“When they have those types of pauses, whether it’s for doing ventilations or whether it’s for moving a patient, the survivability of that patient takes a significant drop every time that happens,” Bradshaw said. “Once it takes a drop, it’s not made up. If cardiac arrest patients are going to make it, quite candidly, they don’t make it in the hospital. They make it at the scene.”

In cases where treatment stops and a first responder says there’s no hope, a trip to the hospital ties up doctors, adds expense and doesn’t change the outcome, he said.

But more treatment at the scene means more dying there, too. The vast majority of those 311 ambulance runs so far this year were to homes. It has meant more paramedics and EMTs breaking sad news to families, a role some say they’re not trained for:

Your loved one is gone. Now, how can I help you?

“You can teach people how to put on a bandage, but teaching people how to give death notices, boy, that’s tough stuff,” Bradshaw said.

Training, setting the record straight

Lisbon Emergency Chief Jim MacDonnell has been an EMT for 12 years. He had that difficult conversation the first time a few weeks ago. A woman got up for a drink, and her husband heard her fall. They worked on her for 40 minutes and couldn’t bring her back.

“The family was in the other room,” MacDonnell said. “One of the (police) officers came to me, ‘Jim, do you want to go tell the family?’ I said, ‘I have no experience.’ He said, ‘Well, you’re learning. I’ll be right behind you.’”

MacDonnell has held one in-house training session on talking to family and plans a second for the fall, trying to get an undertaker and a grief counselor to participate.

Bradshaw said it’s up to each ambulance service to decide how they want to proceed, whether to have names of funeral homes at the ready.

This winter, Fox, in South Portland, reached out to funeral directors for the first time.

“Prior to this rule, if we had a person in our ambulance, we took them to either Maine Medical or to Mercy,” he said. “There’s never been a third option.”

He has enough staff to designate one person in charge of explaining everything to loved ones during an emergency.

“If you can look in their face and see that this isn’t sinking in, you bring them over, and you get an emergency room doctor on the phone and have the emergency room physician say, ‘Yes, those are medics there. They’re doing everything they can. We don’t want them to bring the person in right now. We want them to work on them for 20 minutes,’” Fox said.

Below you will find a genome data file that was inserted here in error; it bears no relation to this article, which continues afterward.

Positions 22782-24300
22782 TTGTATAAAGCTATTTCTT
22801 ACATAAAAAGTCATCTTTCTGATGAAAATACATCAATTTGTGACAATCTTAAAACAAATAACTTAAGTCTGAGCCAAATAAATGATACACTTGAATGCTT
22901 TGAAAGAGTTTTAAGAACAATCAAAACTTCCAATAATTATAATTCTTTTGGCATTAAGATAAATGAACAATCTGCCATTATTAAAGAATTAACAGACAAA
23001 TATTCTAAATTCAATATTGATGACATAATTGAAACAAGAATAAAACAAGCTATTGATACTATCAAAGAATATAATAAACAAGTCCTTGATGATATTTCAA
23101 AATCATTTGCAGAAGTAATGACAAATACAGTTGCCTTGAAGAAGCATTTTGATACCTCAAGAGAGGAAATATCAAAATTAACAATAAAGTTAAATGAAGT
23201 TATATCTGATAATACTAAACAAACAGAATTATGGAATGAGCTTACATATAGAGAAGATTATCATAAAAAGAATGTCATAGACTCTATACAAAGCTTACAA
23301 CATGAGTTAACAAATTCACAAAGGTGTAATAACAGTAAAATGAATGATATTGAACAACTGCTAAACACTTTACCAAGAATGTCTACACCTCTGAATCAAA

For departments with small or volunteer staff, it’s tricky.

“I’m reaching out to my peers: ‘What are you doing? What is your interpretation of this?’” said Avery in Sabattus. “You came there for one reason, which was to hopefully save that person, but now you are thrust into the situation where there’s nothing you can do. Just as important, right then, you have to be able to help the family.”

He plans a staff training session with a mental health worker.

Nathan Yerza, United Ambulance’s performance improvement coordinator, said he’s noticed that after an unsuccessful resuscitation, staying with the body until police, the Medical Examiner’s Office or a funeral home intervenes ties up ambulances for anywhere from 15 to 90 minutes. They’ve had to staff accordingly.

United provides ambulance service to Lewiston, Auburn, Greene, Sabattus, Minot and Mechanic Falls.

Yerza has heard concern from the public, too, after the guidebook change, that EMTs will only work on someone for 20 minutes, not a minute more. Not true, he said.

“It could be a lengthy effort if people stayed in what we call a shockable rhythm,” Yerza said.

Bradshaw has also heard that rumor, along with concerns that rules now prohibit CPR in the backs of ambulances (Also not the case. “What we’ve said is it’s better for the patient to do CPR at home”) and he’s heard hypotheticals such as leaving someone in the aisle at Hannaford.

In that situation, “they may care for the patient in the grocery store, but if the resuscitation was terminated on scene, they would make arrangements for where and how the body would be moved and/or transported,” Bradshaw said.

There isn’t enough data yet to confirm the new protocol is saving more lives, “but the national and international literature supports that treating at the scene is better for the patient,” he said.